Vixens, venality and viruses

2010-12-11 07:50

It was inevitable that the national debate on ­conspicuous consumption triggered by my colleague Mokgadi Seabi’s coverage of Kenny Kunene’s party a few weeks ago would come around to Khanyi Mbau.

The ex-­actress found herself on the ­receiving end of a grilling by ­3rd Degree’s ­Debora Patta about her proclivity for rich men and her seemingly insatiable appetite for bling.

In the interview with Patta, Mbau spun herself as an autonomous agent making a free choice.

A woman who likes the finer things in life and who gets paid R35 000 to pitch up and party.

A woman who eschews any ­notions of herself as a victim, who posits herself as a new South ­African “positively Modern Millie” with an unabashed disdain for the plight of the unwashed majority.

Brand Mbau fits snugly into the canon of popular culture – ­produced both locally and ­imported from the US – that ­endorses a ­hypersexual and materialistic culture in which young women are encouraged to believe that their success lies in being sexually ­attractive and acquisitive.

The plethora of local and ­American reality shows on our TV screens – Girls of the Playboy Mansion, Vixens, The Flavor of Love and For the Love of Ray J – in which a group of young ­women compete against one ­another to get chosen by a man, has normalised the chauvinist idea that ­women are naturally ­competitive and that men are a prize.

It ­encourages young girls and ­women to believe that ­flaunting their bodies is a way of gaining status and success.

Young women’s sense of self and sexuality is influenced by multiple sources.

But TV, tabloids and the music industry are primary purveyors of what it means to be young, black and sexy.

The music video industry in South Africa has followed the well-worn path of the hip-hop ­music video industry elsewhere in the world.

It has fed a hungry youth a steady diet of music ­videos in which young women are simply objects of adornment – bodies wearing very little but ­bikinis and killer weaves.

It has fuelled a hypersexual ­culture in which girls’ bodies are commodities, and where girls and women are bombarded with ­messages that their route to ­success lies in being sexually ­attractive and available.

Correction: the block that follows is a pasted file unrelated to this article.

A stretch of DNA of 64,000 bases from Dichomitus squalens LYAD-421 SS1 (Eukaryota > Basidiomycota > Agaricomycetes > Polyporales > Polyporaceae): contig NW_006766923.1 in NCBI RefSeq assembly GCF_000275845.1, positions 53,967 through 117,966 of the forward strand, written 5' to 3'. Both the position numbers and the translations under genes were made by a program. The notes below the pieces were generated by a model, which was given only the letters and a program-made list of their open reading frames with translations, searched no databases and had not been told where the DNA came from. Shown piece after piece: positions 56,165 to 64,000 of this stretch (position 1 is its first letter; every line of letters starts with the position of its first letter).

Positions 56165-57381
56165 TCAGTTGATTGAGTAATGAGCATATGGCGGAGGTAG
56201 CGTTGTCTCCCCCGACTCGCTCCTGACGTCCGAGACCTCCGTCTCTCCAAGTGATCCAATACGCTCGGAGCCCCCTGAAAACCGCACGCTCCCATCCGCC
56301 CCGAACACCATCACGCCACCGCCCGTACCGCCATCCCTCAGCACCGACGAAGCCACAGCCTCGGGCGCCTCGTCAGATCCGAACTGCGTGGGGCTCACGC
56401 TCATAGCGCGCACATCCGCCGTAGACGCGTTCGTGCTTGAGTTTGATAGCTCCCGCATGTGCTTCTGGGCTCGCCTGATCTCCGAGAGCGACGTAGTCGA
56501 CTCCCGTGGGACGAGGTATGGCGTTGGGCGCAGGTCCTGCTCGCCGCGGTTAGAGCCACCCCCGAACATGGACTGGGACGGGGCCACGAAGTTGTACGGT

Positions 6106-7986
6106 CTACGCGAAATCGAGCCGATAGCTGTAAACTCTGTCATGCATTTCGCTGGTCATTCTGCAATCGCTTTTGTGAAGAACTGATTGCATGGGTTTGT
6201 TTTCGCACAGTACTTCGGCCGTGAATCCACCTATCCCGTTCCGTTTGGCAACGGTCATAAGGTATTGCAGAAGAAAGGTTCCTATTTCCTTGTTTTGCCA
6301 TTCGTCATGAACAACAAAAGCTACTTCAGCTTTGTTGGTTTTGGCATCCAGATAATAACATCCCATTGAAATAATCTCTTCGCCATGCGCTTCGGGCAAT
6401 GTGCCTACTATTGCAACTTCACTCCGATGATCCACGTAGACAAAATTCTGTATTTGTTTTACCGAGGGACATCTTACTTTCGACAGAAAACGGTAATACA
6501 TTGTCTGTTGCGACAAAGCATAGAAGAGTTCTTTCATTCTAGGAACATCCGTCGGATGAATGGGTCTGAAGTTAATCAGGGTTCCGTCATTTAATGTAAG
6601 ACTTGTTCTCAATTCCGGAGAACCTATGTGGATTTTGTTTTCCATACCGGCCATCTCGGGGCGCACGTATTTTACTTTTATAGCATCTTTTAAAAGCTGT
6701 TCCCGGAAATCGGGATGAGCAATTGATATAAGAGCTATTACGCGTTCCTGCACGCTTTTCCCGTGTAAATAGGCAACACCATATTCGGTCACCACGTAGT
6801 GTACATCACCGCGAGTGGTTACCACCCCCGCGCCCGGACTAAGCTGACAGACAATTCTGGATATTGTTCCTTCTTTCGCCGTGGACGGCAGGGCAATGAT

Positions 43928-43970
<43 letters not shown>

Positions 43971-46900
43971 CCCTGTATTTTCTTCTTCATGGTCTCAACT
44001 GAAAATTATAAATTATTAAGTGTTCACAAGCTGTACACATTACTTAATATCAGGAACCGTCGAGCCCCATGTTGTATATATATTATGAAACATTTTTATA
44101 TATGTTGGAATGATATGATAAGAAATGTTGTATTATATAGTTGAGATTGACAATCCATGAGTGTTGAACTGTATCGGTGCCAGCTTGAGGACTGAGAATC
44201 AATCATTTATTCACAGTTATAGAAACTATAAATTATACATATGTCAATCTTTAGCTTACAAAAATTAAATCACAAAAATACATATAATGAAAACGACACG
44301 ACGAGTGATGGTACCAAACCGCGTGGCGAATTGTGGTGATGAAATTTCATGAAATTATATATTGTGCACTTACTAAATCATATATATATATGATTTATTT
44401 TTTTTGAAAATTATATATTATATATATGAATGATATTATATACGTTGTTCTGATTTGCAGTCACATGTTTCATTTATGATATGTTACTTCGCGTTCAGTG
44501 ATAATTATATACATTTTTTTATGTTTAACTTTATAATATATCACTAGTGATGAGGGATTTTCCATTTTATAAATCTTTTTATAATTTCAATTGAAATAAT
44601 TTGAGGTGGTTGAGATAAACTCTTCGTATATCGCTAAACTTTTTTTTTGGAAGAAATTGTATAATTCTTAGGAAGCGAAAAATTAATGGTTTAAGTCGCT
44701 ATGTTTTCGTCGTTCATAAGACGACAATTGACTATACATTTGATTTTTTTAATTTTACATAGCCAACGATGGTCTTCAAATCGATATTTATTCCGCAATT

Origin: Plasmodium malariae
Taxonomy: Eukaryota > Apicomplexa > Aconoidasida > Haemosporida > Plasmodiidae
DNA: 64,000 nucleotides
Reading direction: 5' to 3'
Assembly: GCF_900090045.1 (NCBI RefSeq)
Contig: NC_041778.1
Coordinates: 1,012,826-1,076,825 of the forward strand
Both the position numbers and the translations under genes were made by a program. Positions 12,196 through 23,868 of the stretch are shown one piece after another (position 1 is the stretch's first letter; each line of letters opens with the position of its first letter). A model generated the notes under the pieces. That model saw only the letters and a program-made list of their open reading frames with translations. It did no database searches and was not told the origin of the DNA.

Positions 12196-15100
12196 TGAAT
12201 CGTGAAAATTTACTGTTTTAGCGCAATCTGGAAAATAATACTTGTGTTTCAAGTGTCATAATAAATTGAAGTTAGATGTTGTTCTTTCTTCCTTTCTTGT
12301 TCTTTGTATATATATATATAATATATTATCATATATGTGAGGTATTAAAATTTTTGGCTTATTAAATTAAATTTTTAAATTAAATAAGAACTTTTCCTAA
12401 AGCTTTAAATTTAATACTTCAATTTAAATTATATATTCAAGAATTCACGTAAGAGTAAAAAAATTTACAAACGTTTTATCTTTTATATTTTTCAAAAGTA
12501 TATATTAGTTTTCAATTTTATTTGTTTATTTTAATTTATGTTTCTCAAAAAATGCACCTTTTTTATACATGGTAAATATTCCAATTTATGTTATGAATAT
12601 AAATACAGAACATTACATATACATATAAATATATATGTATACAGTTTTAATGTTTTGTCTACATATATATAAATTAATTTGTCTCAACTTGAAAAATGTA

That real power arises from using that ­attractiveness to snag a man to bankroll their lifestyles.

A woman’s right to decide what to do with her body is the bedrock of women’s liberation.

This is why a woman’s right to bodily ­autonomy is protected by the Constitution.

But Mbau’s brand of liberation is not evidence of how far we have come as women in South Africa, or how free we are.

Selling the idea to young women that the ­only way to get ahead is to sleep your way to the top, or solicit expensive ­trinkets from a rich man in ­exchange for being arm candy, is not liberation.

It is sexist, ­degrading and ­disempowering.

This version of empowerment masks the more sinister spectre at the feast.

Mbau may have walked away from her eventual marriage to an ­older, richer man with first-hand knowledge of the delights of a ­Maserati, the pleasures of True Religion jeans, or of the unfailing power of breast implants, but her less fortunate cohorts who engage in transactional sexual ­relationships with older men are more likely to walk away with  HIV.

Mbau is 25 years old. Girls aged between 15 and 24 are three to six times more likely to be infected with HIV than their male counterparts.

Between 2005 and 2008, there was a spike in the number of young women aged between 15 and 19 who had older ­partners.

Transactional sex – the ­exchange of goods or money for goods and services, usually ­between a girl in her teens or 20s and a man who is ­between five and 20 years older – is one of the drivers of the Aids ­epidemic.

This fact gets obscured persistently by being shrouded in the treacly euphemism of the “sugar daddy” phenomenon. There is nothing sweet about it.

Perpetuating the notion of free choice in relation to transactional sex in all its guises – from lap dancing and sex sold on Oxford Road, to Mbau’s version of ­liberation – conceals the ­desperation, and potentially ­deadly outcomes, that lurk behind this faux autonomy.

Mbau’s gleeful and unapologetic venality validates our compassion fatigue for the welfare queens who “get pregnant to get the childcare grant”.

The idea that these women are doing it to themselves, that they are not victims, makes a mockery of the profound inequality in our society that compels women and girls to make these choices.

It implies that they are complicit in their own degradation and are thus undeserving of our compassion, care or civic responsibility to vulnerable members of society.

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